By Bemsi Wallang
Ever since I was a little girl, I have been told that my family is not from here. My dad used to tell me that his father, his father’s father, and all the fathers before him were all from a place called Cameroon, far away from America. He said I could only ever get there by plane and that “one day” we would all go together.
From a young age, before I really understood what all that meant, I just knew that it was true. I took delight in knowing that my real identity laid beyond the borders of where I lived. It sparked a pure interest and inkling for my culture and my roots, a feeling that still grows within me. I loved that I could have a culture to set me apart.
I could confidently proclaim that I was something else; and no matter how obscure it seemed to people, it was still valid and real. I’ve always had a deep appreciation and reverence for the choice my parents made to instill my culture within me as a child because they surely didn’t have to. They just knew that was the way they wanted to raise me.
I take so much pride in my culture. I know I was chosen to possess it for reasons beyond my understanding. I represent the first generation of my mother and father’s families to be born and raised in the United States, yet I am fully Cameroonian by origin, upbringing, and ancestry.
When my parents immigrated here in the 1980s, they had a story common to that of many immigrants to the United States: they wanted a “better life.” They wanted to embrace opportunities that only life in the United States could offer. My parents essentially had to give up their old lives for the mere hope of encountering simpler ones in America. The transition was rough for them to experience, in addition to the forced assimilation they had to partake in, in order to achieve respect here.
My mother always told me to be “twice as good just to get half” which I completely understand because when she came here, she had to do the same. My parents have told me stories about their journey from Cameroon to America that most American people would surely find them impossible to accept, solely because my parents had to sacrifice everything they had for their dreams.
Through the years, my awareness of my parents’ plight and struggle just to live at “peace” in this country have inspired me to work as hard as I could with everything. I’ve always felt like I owed it to them to succeed because they came here for me. They came here so my siblings and I could live well, and if that’s not love, I’m not sure what is.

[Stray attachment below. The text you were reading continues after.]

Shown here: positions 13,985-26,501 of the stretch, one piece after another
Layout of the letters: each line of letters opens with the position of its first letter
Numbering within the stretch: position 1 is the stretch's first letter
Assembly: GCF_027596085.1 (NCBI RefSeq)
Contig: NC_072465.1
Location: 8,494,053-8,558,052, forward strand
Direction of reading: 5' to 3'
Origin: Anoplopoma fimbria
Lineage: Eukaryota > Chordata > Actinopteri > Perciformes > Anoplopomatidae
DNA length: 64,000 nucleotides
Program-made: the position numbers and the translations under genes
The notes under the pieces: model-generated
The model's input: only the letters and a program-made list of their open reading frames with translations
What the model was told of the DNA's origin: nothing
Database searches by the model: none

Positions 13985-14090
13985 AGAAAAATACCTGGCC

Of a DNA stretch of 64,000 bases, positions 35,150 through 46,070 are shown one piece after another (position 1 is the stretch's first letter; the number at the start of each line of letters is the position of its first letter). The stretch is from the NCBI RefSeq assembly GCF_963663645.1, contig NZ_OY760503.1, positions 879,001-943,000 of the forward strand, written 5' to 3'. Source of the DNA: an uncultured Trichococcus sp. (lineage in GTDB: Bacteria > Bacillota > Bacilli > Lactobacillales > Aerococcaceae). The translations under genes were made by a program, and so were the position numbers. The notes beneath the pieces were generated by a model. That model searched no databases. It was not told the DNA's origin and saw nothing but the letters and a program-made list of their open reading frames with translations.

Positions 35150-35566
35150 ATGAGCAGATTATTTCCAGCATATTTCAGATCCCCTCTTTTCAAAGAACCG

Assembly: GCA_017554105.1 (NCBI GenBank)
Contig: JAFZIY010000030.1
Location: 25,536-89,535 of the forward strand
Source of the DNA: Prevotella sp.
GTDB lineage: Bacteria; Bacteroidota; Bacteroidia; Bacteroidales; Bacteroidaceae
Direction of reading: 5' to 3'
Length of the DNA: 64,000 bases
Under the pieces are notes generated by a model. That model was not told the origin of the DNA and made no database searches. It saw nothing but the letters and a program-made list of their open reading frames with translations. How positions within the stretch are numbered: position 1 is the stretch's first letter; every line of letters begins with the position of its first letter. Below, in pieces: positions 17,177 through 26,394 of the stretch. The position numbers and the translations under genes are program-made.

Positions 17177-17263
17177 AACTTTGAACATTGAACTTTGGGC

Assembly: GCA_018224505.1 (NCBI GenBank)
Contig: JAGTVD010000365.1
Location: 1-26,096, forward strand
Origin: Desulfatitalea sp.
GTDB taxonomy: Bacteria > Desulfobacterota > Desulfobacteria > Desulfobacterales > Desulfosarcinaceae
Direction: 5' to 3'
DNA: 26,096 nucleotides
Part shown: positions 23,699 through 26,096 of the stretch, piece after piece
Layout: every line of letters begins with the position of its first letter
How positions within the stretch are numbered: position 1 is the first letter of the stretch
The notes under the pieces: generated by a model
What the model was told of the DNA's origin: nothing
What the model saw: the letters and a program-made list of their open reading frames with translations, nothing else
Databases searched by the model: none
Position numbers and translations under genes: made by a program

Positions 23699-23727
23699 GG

I’m thankful for the mindset I’ve gained from living in an African household. It has helped me understood the very meaning of sacrifice and that life is only what you make it to be.
In addition to being African by origin, I am American by nationality. I have never been to Cameroon, but Cameroon lives in me. Although I have been exposed to my Cameroonian culture all my life, simultaneously I have been leading a contrary American lifestyle. My two realities manifest themselves in different ways, both assisting me and my perception of life along the way.
I can contribute the African aspects of myself to my American life, offering a perspective to my American friends that they’d otherwise never experience in the same way that I can offer the American attributes of myself to my African family. But sometimes maintaining my double life can be problematic because I have to know when to initiate, eliminate, or integrate my separate lives.
Often times, my Black American friends wouldn’t be able to understand me for it. They saw that I looked Black but they couldn’t comprehend that missing element that made me different. I spoke in a different way. I didn’t eat the foods they ate. I didn’t know all the songs they knew.
There was a time when I felt alienated and unaware of what it truly meant to be Black, all the while unaware that I was Black enough myself!
I endured a great deal of bullying and confusion as a result of it, even malcontent with my own being because I couldn’t understand who I really was.
Being a first generation American is far from easy, but knowing that I’m not alone makes it all worthwhile. Julia Idaewor, a Nigerian-American friend of mine, could empathize with my story given that she had similar experiences. Julia says she felt “left out” at school because of her “two completely different ancestries and customs [that] seemed insignificant but played a big part”.
Growing up, she faced the common “do you speak African?” question as well as other ignorant generalizations on contemporary African culture. Today, Julia “embraces both sides of [her] heritage,” and “introduces [herself] as Nigerian” when meeting new people.
It’s been a lifelong process for me to fully appreciate all the parts that make me who I am, including my two cultures, but I am fortunate to now be at a point where I am fond of my cultures, the distinction they provide for me, and the voice they’ve given me. The Cameroon within me represents generations behind me of people who fought for their freedom, a nation of strength and plight. I am proud to represent such a nation as well as the one I live in. Proudly, I am who I am.